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Refinancing: It’s a term that gets used a lot, but can have many different meanings and uses.
When it comes to a home equity line of credit, or HELOC, refinancing can be a particularly useful tool if you want to extend your draw period, take advantage of new home equity or simply get yourself more favorable loan terms.
During this period of historically low interest rates and rapidly rising home values, it’s important to learn more about how refinancing a HELOC could potentially help you: “The bottom line is, to save money, save interest, and pay [debt] down within a comfortable, structured situation,” said David Demming, president of Demming Financial, a financial planning firm in Aurora, Ohio.
How to Qualify to Refinance Your HELOC
Qualifying to refinance a HELOC is much like qualifying for any form of loan or credit.
The first thing a lender is going to look at is your credit score. You want to make sure you have a solid score that gives a lender confidence you can pay your bills on time. (If you’re not sure what your current credit score is, you can check for free using Experian or TransUnion.)
But that’s not the only factor that a bank takes into account when it comes to refinancing a HELOC.
The lender will also consider your loan-to-equity ratio. First, let’s define equity. Equity is the amount of value in your home after you subtract any loans against the home. For example, if your home is worth $500,000, and you have a $400,000 mortgage, you have $100,000 in equity.
Most lenders work with a maximum loan-to-equity ratio of 80-20, which means they are willing to lend up to 80 percent of the available equity in your home. (In the previous example of a homeowner having $100,000 in equity, that would mean their HELOC could be a maximum of $80,000.)
Finally, the lender will consider your income. Similar to any other loan, a bank wants to be sure you have enough income to consistently make your payments on the HELOC, even if your financial situation has changed since you first took out the line of credit.
Certified financial planner Nadine Marie Burns experienced this firsthand when she tried to refinance a HELOC. “One thing that tripped us up is income, as my husband took a lower-paying position and he had been the only [borrower] on the HELOC in the past. Now they needed our joint income,” said Burns, president and CEO of A New Path Financial, an Ann Arbor, Michigan financial planning firm.
Another potential stumbling block might be if you have recently retired. In that case, be prepared to show that you can sustain your income over at least 36 months, said Demming.
4 Ways to Refinance Your HELOC
Depending on your needs, refinancing your HELOC can happen a few different ways. “Education and understanding your other options is critically important,” Demming said. Here’s a breakdown of the options, with the benefits and drawbacks of each.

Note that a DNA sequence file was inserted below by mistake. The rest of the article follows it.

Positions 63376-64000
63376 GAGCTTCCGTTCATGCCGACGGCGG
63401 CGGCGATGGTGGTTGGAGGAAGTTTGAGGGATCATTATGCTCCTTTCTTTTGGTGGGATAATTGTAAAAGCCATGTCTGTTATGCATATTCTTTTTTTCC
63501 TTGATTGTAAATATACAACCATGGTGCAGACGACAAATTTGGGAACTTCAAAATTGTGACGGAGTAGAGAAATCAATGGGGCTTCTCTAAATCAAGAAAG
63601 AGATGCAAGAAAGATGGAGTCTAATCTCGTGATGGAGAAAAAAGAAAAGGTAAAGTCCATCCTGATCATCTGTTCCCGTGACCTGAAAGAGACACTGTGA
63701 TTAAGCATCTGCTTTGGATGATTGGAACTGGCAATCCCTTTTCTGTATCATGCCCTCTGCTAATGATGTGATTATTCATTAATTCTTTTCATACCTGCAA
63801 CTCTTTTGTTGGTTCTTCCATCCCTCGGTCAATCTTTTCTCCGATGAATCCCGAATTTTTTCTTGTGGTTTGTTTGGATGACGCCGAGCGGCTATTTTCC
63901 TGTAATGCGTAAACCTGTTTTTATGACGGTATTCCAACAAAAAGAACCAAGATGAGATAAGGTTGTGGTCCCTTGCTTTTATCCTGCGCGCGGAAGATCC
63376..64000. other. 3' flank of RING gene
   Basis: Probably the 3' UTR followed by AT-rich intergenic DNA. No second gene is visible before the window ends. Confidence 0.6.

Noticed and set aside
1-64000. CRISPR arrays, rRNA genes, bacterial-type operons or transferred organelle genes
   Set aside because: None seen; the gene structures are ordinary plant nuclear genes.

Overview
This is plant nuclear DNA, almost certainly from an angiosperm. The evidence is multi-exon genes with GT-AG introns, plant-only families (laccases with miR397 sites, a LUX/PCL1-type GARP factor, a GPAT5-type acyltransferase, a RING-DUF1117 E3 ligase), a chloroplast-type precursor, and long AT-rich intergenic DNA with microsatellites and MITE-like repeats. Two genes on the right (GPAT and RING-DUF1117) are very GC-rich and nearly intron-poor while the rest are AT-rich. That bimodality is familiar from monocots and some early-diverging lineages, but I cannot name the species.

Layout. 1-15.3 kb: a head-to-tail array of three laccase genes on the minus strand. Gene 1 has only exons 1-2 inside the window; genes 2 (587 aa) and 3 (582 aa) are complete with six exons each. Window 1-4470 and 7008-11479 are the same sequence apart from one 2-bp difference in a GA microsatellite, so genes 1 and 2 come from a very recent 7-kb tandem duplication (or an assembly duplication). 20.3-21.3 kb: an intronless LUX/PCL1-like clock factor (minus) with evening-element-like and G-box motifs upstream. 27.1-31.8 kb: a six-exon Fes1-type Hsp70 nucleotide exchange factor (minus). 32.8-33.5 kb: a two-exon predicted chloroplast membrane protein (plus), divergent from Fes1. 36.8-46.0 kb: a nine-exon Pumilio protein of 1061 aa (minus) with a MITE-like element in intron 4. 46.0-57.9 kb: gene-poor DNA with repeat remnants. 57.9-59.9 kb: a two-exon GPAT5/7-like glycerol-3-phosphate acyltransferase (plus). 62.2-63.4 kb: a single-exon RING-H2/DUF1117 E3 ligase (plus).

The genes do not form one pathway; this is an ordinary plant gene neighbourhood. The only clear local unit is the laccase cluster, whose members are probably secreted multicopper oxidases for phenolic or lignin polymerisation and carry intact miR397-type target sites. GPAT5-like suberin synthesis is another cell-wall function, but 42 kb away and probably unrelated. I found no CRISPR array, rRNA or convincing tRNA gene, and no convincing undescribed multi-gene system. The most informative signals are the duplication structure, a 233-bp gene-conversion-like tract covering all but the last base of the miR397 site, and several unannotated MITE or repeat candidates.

1. Modify your existing HELOC
Banks and lenders are sometimes willing to modify an existing HELOC if you meet certain conditions, especially if you’re having trouble making payments and new loan terms would allow you to catch up. One benefit of this option is that it can be the simplest, fastest path to better loan terms. But the drawback is that it might not be offered by all lenders.
2. Get a new HELOC
Starting fresh with a new HELOC allows you to reset in a way. It could help you take advantage of new equity in your home, extend the draw period, and could give you time to shore up your financial situation before you’re obligated to make payments.
Michelle Petrowski, a certified financial planner in Phoenix, said she recently opened a new HELOC herself and was impressed by the low rates, no closing costs, and minimal amount of paperwork.
If the value of your home has increased, or you’re looking for more favorable terms, now is a good time to look at refinancing your HELOC.
But be careful: A new HELOC could increase the total amount of interest you pay over time, and it might make it tempting to draw more money down the line.
3. Refinance your HELOC and mortgage together
Refinancing your mortgage alongside your HELOC can give you better overall terms, more negotiating power, and a comprehensive way to restructure your payments. Especially if your HELOC is on a variable interest rate (like most are), refinancing it all into a new mortgage can help you lock down a fixed rate for all of the debt.
The downside is that this process can be more complicated, involve more paperwork, and come with potentially higher closing costs.
4. Get a home equity loan to pay off your HELOC
A less common, but still viable option is to use a home equity loan (which is a lump sum of money) to pay off your HELOC. This could again allow you to lock in fixed interest rates and payments, but keep in mind that it might also stretch out the payment period and increase your total interest paid.
Alternatives to Refinancing Your HELOC
If none of the traditional refinancing choices work for you, there are other ways to pay off your HELOC, but they might not be as beneficial.
For example, you could apply for a personal loan — which is likely to have a fixed, but higher, interest rate — and use that money to pay off your HELOC.
Alternatively, you could keep your HELOC as is, but adjust other parts of your budget to free up more money for the repayment of your HELOC.
If you’re struggling to keep up with payments on your HELOC, or simply want to see if you can get a better interest rate or access to more equity, now is the time. Interest rates are still historically low and home values continue to surge — a perfect combination of conditions for an advantageous HELOC, if you are able to qualify.
Just be sure to weigh the different paths to refinancing to make sure you select the strategy that’s right for you in the long term.